"Piers Morgan, host of CNN’s "Piers Morgan Tonight" and a former editor of two British tabloid newspapers, on Tuesday called a British lawmaker’s allegations that he participated in phone hacking ‘nonsense,’" CNN says on its website in an article written by "the CNN Wire Staff."
First, today’s accusation’s against Morgan. The CNN article notes: "Louise Mensch, a Conservative member of Parliament on the Culture, Media and Sport Select Committee, made the allegations [that Morgan participated in phone hacking] during a hearing before the committee Tuesday," July 19, 2011.
Here’s what Mensch said: "Piers Morgan, who is now a celebrity anchor at CNN, who [does] not appear to have [been] asked … any questions at all about phone hacking, is a former editor of the Daily Mirror. He said in his  book ‘The Insider’ recently, and I quote, that that little trick of entering a standard four-digit code allows anyone to call that number and hear your messages.
"In that book he boasted that using that little trick enables him to win scoop of the year for a story about (former England national soccer team manager) Sven-Goran Eriksson. So that is a former editor of the Daily Mirror being very open about his personal use of phone hacking … and indeed he is (a) former News of the World executive."
According to the CNN article: "’That MP just claimed I boasted in my book of using phone-hacking for a scoop,’ Morgan posted on Twitter just after Mensch spoke. ‘Complete nonsense. Just read the book.’"
He further tweeted: "I’ve never hacked a phone, told anyone to hack a phone, or published any stories based on the hacking of a phone," the article said, adding that Morgan said, "I wrote in my book that someone warned me phones could be hacked, so I changed my pin number."
TVWeek has not seen a copy of Morgan’s 2005 book, whose full title is "The Insider: The Private Diaries of a Scandalous Decade."
However, The Daily Beast, in writing last week about Morgan’s book, said the book did contain a bombshell allegation: "In 2003, both Morgan and Brooks were summoned to give testimony to the Culture and Media Select Committee about the standards of tabloid journalism. Morgan felt the Committee was ridiculous and said nothing at all incriminating. However, he recalled [in his book] that ‘Rebekah excelled herself by virtually admitting she’s been illegally paying police for information. I called her to thank her for dropping the tabloid baton at the last minute. She apologized: "That’s why I should never be seen or heard in public." ‘ ”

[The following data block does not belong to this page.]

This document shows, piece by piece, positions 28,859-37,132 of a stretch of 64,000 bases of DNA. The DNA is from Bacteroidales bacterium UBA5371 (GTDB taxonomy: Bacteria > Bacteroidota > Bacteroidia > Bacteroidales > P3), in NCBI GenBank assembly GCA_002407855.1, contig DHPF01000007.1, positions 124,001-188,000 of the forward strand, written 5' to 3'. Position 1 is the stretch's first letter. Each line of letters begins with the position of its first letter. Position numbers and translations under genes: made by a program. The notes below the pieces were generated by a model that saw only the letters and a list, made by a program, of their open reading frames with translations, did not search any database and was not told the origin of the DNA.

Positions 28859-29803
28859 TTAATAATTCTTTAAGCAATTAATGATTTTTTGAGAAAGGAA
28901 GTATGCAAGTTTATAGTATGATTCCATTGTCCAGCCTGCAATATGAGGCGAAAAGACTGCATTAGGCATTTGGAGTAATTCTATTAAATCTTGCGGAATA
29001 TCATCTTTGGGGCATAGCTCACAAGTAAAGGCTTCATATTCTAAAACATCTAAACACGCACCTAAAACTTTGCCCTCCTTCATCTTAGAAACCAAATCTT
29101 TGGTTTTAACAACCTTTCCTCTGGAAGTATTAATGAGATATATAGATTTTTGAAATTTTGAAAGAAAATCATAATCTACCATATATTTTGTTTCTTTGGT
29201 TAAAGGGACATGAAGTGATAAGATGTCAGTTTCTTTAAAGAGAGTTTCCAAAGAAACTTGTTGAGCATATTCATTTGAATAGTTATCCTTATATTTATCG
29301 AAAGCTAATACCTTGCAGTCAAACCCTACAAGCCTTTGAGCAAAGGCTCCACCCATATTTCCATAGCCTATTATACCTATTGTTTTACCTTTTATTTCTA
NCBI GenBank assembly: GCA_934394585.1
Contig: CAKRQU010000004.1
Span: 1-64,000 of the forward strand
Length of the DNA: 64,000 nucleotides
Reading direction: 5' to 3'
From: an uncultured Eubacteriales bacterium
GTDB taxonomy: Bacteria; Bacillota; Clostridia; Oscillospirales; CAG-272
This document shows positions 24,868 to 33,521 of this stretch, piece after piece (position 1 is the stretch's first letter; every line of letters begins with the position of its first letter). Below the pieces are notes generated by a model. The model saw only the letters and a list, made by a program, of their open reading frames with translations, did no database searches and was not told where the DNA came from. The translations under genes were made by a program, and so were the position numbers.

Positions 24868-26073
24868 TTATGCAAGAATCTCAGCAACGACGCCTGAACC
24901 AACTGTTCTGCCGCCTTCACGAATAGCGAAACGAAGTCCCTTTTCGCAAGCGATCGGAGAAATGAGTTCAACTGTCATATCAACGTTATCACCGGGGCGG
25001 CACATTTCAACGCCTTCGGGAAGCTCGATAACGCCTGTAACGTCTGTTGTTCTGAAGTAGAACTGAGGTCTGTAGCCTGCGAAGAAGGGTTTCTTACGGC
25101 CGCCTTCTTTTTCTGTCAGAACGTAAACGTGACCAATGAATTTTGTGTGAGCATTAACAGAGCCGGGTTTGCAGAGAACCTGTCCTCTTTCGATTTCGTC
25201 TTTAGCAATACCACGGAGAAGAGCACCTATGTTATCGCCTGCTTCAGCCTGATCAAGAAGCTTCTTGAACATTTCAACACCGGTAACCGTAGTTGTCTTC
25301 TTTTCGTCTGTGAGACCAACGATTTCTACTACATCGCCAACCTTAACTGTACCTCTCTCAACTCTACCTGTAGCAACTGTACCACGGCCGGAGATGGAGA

Brooks, who was the editor of the tabloid The News of the World during the phone-hacking incidents, has claimed she knew nothing about them or any other alleged improprieties. She later became the top executive at News Corp’s U.K. subsidiary, News International, a post from which she resigned last Friday. She was arrested by Scotland Yard on Sunday, questioned, and released without being charged.
Last night (Monday, July 18, 2011) on CNN, Morgan seemed to recant what he wrote in 2005. Morgan said, according to the CNN article, " ‘I was editor of two major British tabloid newspapers for 11 years. I worked for News Corp. as editor of the News of the World 16 years ago, from 1994 to 1995. I was also editor for the Daily Mirror, a paper not owned by Rupert Murdoch, from 1995 to 2004.’ Morgan said he did not believe that any story published in either newspaper was gained in an unlawful manner, ‘nor have I seen anything to suggest that.’
Perhaps Morgan forgot what he wrote about Brooks in his book. Or perhaps The Daily Beast also misquoted what was in his book.
Maybe it would be a good move for CNN to have one of its other star reporters, such as John King or Anderson Cooper or Wolf Blitzer, do a significant interview with Morgan to discuss these matters.